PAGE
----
Hi ho, everybody! At long last, it’s the Muppet post…
What a brilliant move by Disney to open The Muppets over Thanksgiving, because I, for one, am thankful for Jim Henson. I’m not sure if I’ve mentioned it, but I am a Muppet diehard. I just adore their sublime blend of sweet, clever and absurd, and like many members of my generation, having grown up with the whole gang – Kermit and Miss Piggy, the Fraggles, Big Bird and Grover – I am a lifelong, unabashed fan. (Anyone else still get the warm fuzzies when the Muppets, Fraggles and Sesame Street crew come together in Muppet Family Christmas? Anyone else own that on DVD? Don’t judge me.)
The early buzz on The Muppets was encouraging, from the inspired marketing campaign to the rumored Pixar involvement in polishing the story, and I was thrilled at the prospect of a Muppet movie that really “got” the Muppets again, in the way that Jim Henson envisioned. And thankfully, it delivered. The Muppets was nostalgic – in the least grating possible sense – and full of catchy songs and “wasn’t that awesome?” recappable moments. It also firmly displayed that Muppet truth(iness) that puppets make stupid gags much funnier than they have any right to be; if you don’t crack up at the sequined headpiece-wearing chickens squawking “F*** You,” then we need to start seeing other people. (The poster child for this – and, not coincidentally, my favorite Muppet – is the Swedish Chef. He appears onscreen and I laugh; he starts talking and I’m howling. He’s never not funny.)
Short form: The movie was pure Jim Henson. I loved it.
Here’s the thing, though: in rebooting the Muppets, Disney wanted not just to engage those who grew up with them, but to introduce them to a whole new generation of fans. This was pretty evident in the cross-section of people that I saw it with: lots of twenty- and thirty-something Muppet-lovers excitedly bringing their small children, older folks with grandkids, and, in the case of two parents with extraordinarily poor decision-making skills, infants.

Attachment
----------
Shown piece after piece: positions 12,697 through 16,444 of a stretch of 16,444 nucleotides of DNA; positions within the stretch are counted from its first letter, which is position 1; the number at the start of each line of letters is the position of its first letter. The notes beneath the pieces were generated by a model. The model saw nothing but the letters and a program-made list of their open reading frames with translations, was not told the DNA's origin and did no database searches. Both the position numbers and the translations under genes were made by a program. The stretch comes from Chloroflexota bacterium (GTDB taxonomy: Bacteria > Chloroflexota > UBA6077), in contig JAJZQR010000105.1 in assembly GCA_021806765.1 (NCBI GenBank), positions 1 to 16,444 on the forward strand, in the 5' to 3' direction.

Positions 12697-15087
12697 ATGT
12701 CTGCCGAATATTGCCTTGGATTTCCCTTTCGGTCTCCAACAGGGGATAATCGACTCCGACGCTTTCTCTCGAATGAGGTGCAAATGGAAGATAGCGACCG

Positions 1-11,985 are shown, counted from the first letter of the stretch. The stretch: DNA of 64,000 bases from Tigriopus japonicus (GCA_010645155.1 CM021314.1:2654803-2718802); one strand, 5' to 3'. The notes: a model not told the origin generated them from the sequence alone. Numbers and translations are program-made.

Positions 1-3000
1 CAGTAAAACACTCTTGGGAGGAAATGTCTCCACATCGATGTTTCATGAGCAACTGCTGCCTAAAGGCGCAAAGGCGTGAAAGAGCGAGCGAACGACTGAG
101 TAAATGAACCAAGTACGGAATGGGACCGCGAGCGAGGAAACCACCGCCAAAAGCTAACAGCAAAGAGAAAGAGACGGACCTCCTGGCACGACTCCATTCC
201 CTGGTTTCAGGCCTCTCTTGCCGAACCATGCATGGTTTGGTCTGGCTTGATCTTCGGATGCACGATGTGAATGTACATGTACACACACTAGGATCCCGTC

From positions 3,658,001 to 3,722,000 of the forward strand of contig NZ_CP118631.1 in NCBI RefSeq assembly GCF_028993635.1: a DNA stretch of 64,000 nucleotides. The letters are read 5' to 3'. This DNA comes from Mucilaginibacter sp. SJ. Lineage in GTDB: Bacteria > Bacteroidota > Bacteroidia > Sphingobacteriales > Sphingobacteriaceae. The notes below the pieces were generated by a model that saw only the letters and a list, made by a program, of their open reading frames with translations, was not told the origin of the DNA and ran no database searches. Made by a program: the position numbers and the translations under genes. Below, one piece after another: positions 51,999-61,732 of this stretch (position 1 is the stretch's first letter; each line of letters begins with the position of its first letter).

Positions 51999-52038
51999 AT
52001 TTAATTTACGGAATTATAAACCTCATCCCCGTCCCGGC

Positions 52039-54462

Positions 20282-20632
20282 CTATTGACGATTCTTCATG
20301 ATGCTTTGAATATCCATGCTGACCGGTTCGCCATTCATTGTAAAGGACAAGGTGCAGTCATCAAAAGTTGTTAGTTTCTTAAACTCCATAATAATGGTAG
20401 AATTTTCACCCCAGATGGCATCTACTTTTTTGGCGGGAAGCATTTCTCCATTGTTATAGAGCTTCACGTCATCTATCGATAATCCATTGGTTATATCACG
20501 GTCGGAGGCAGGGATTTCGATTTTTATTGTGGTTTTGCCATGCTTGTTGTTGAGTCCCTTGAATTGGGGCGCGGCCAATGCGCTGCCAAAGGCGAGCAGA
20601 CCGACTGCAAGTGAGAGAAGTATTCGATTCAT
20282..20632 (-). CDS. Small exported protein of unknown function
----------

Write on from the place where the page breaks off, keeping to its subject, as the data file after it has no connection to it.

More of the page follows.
And the adults were enthralled, loving every minute. The kids? Kinda. I’m not sure The Muppets is enough of a “kids” movie to keep wee ones focused; too reliant on existing Muppet knowledge at times, too clever at others (not belittling the intelligence of children, but the humor can be surprisingly subtle). Not as ADD or as 3D as the G-rated movies we’re conditioned to nowadays. Take the kids in the row in front of me: the Muppets were reaching out to them, but they were too busy playing with glo-sticks and cell phones to reach back.
I’m sure that there are lots of kids who walked out of the movie with a newfound love of the Muppets. But as I watched it with this group of kids who just didn’t seem to get it – through no fault of their own, but still – I realized that, no offense to the youngins, but I wanted to see this movie with just my fellow twenty- and thirty-somethings, and our parents; those who felt like the Muppets were already ours. When “Rainbow Connection” started, I wanted to be in a theater full of people swaying and singing along, and maybe tearing up a little, together.
Maybe the best way to introduce kids to the Muppets is the way that my four-year-old nephew is growing to love them, by watching the original The Muppet Show on DVD. (And who gave that to his parents for Christmas one year? Need you ask?) Maybe those zany old skits and their modern heirs, the brilliant YouTube videos from The Muppets Studio, are the way to bring young kids into the fold – four or five minutes at a time. And in 25 years, they’ll be introducing their kids to the Muppets in some format we haven’t even dreamed of yet.
Because the Muppets are for everyone. But The Muppets? This was for us – the lovers, the dreamers.
Anyway, if any of the above gave you nostalgic pangs, see The Muppets. And as an appetizer, here’s one of the aforementioned YouTube videos – featuring the immortal Swedish Chef – for your enjoyment. Watch it with the closed captioning on; it makes the video 60% funnier.